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E-Waste in Africa: A Serious Threat to the Health of Children

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Department of Environmental Health Sciences, School of Public Health, University at Albany, Rensselaer, NY 12144, USA
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CSIR Water Research Institute, P.O. Box AH 38, Achimota, Accra, Ghana
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Department of Biological, Environmental & Occupational Health Sciences, School of Public Health, University of Ghana, Accra, Ghana
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Department of Environment, Climate Change and Health, World Organization, 1211 Geneva, Switzerland
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A World Health Organization Collaborating Center on Children’s Environmental Health, National Institute of Environmental Health Sciences, Research Triangle Park, NC 27709, USA
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A World Health Organization Collaborating Center for Children’s Health and the Environment, Child Health Research Center, The University of Queensland, South Brisbane 4101, Australia
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Graduate School of Humanities and Social Sciences, University of Melbourne, Melbourne 3010, Australia
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A World Health Organization Collaborating Center on Environmental Health, Institute for Health and the Environment, University at Albany, Rensselaer, NY 12144, USA
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Author to whom correspondence should be addressed.
Academic Editor: Paul B. Tchounwou
Int. J. Environ. Res. Public Health 2021, 18(16), 8488; https://doi.org/10.3390/ijerph18168488
Received: 30 June 2021 / Revised: 2 August 2021 / Accepted: 4 August 2021 / Published: 11 August 2021
Waste electronic and electrical equipment (e-waste) consists of used and discarded electrical and electronic items ranging from refrigerators to cell phones and printed circuit boards. It is frequently moved from developed countries to developing countries where it is dismantled for valuable metals in informal settings, resulting in significant human exposure to toxic substances. E-waste is a major concern in Africa, with large sites in Ghana and Nigeria where imported e-waste is dismantled under unsafe conditions. However, as in many developing countries, used electronic and electrical devices are imported in large quantities because they are in great demand and are less expensive than new ones. Many of these used products are irreparable and are discarded with other solid waste to local landfills. These items are then often scavenged for the purpose of extracting valuable metals by heating and burning, incubating in acids and other methods. These activities pose significant health risks to workers and residents in communities near recycling sites. E-waste burning and dismantling activities are frequently undertaken at e-waste sites, often in or near homes. As a result, children and people living in the surrounding areas are exposed, even if they are not directly involved in the recycling. While toxic substances are dangerous to individuals at any age, children are more vulnerable as they are going through important developmental processes, and some adverse health impacts may have long-term impacts. We review the e-waste situation in Africa with a focus on threats to children’s health. View Full-Text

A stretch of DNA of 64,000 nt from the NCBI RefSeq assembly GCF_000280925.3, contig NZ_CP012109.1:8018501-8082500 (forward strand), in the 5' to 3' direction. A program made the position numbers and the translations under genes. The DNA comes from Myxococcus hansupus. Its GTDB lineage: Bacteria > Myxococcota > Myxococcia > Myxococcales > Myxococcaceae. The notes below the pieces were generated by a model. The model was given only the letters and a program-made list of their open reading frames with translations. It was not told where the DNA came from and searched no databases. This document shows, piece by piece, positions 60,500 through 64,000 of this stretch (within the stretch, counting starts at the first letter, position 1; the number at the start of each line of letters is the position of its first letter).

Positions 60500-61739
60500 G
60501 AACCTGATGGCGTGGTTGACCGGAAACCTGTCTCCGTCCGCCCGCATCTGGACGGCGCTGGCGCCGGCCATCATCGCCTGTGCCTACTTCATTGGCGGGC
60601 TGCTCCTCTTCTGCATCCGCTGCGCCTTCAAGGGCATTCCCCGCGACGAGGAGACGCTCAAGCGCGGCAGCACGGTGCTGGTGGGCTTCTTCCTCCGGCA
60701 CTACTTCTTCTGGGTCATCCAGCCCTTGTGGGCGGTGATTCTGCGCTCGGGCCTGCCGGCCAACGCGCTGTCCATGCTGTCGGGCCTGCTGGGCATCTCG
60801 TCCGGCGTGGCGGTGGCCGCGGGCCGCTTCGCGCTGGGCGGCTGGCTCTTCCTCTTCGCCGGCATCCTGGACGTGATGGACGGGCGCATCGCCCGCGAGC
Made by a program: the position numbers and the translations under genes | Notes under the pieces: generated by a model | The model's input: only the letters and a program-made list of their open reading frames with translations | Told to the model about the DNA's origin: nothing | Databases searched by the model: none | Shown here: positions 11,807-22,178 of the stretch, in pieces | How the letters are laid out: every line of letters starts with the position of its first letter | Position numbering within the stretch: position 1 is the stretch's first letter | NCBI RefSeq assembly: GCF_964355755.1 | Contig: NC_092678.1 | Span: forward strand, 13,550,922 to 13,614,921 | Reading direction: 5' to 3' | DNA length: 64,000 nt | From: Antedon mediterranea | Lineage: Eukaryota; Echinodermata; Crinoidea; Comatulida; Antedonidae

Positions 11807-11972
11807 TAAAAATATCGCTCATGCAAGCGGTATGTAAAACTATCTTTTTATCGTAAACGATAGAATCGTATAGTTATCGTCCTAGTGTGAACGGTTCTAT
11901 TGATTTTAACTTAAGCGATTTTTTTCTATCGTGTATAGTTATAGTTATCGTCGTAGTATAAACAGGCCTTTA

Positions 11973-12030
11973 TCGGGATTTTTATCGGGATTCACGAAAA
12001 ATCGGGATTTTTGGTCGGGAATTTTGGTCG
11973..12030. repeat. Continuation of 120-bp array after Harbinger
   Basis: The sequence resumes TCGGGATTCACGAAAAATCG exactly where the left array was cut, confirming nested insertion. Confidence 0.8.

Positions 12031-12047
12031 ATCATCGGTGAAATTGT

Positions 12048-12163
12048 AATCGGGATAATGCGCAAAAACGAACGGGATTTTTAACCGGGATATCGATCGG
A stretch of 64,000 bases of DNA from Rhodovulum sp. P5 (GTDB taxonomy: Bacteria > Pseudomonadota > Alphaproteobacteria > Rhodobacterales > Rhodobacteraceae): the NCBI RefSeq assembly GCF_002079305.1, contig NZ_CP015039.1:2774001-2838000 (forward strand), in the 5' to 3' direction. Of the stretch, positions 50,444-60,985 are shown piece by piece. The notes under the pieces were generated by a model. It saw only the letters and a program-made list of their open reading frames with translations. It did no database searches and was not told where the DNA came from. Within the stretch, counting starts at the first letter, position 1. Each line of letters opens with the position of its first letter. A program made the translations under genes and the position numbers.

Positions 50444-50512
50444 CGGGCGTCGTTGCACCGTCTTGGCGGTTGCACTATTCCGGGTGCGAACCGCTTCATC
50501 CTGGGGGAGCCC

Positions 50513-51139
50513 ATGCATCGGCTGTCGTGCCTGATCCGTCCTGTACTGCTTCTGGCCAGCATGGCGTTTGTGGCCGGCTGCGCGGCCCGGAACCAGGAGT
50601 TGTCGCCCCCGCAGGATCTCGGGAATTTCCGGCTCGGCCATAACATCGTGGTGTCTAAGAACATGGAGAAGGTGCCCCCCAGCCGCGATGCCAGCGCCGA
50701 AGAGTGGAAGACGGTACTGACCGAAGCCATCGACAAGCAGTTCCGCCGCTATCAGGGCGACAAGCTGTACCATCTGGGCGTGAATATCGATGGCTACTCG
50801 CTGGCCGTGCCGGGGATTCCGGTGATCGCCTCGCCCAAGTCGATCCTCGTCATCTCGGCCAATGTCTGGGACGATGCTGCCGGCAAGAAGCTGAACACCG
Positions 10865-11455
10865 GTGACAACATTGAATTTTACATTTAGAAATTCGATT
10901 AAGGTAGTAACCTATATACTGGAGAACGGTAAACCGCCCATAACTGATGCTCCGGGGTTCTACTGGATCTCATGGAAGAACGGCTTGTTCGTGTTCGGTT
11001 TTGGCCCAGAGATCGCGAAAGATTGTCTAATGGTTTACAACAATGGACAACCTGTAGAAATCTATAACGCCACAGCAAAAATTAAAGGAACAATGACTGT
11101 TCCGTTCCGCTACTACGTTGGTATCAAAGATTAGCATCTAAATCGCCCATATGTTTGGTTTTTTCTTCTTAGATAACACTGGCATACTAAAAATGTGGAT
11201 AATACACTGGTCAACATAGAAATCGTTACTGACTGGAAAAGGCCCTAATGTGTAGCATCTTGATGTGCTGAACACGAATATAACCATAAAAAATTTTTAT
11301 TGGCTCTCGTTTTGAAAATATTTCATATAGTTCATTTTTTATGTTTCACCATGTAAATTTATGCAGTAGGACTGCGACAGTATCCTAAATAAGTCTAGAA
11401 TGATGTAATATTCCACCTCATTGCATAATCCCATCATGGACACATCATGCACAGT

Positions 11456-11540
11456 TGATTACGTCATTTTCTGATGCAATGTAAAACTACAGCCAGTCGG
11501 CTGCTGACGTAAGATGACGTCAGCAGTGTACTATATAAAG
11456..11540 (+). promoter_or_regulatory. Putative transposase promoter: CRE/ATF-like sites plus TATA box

Keywords: e-waste; children; Africa; air pollution; cognitive function; development e-waste; children; Africa; air pollution; cognitive function; development
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MDPI and ACS Style

Lebbie, T.S.; Moyebi, O.D.; Asante, K.A.; Fobil, J.; Brune-Drisse, M.N.; Suk, W.A.; Sly, P.D.; Gorman, J.; Carpenter, D.O. E-Waste in Africa: A Serious Threat to the Health of Children. Int. J. Environ. Res. Public Health 2021, 18, 8488. https://doi.org/10.3390/ijerph18168488

AMA Style

Lebbie TS, Moyebi OD, Asante KA, Fobil J, Brune-Drisse MN, Suk WA, Sly PD, Gorman J, Carpenter DO. E-Waste in Africa: A Serious Threat to the Health of Children. International Journal of Environmental Research and Public Health. 2021; 18(16):8488. https://doi.org/10.3390/ijerph18168488

Chicago/Turabian Style

Lebbie, Tamba S., Omosehin D. Moyebi, Kwadwo A. Asante, Julius Fobil, Marie N. Brune-Drisse, William A. Suk, Peter D. Sly, Julia Gorman, and David O. Carpenter. 2021. "E-Waste in Africa: A Serious Threat to the Health of Children" International Journal of Environmental Research and Public Health 18, no. 16: 8488. https://doi.org/10.3390/ijerph18168488

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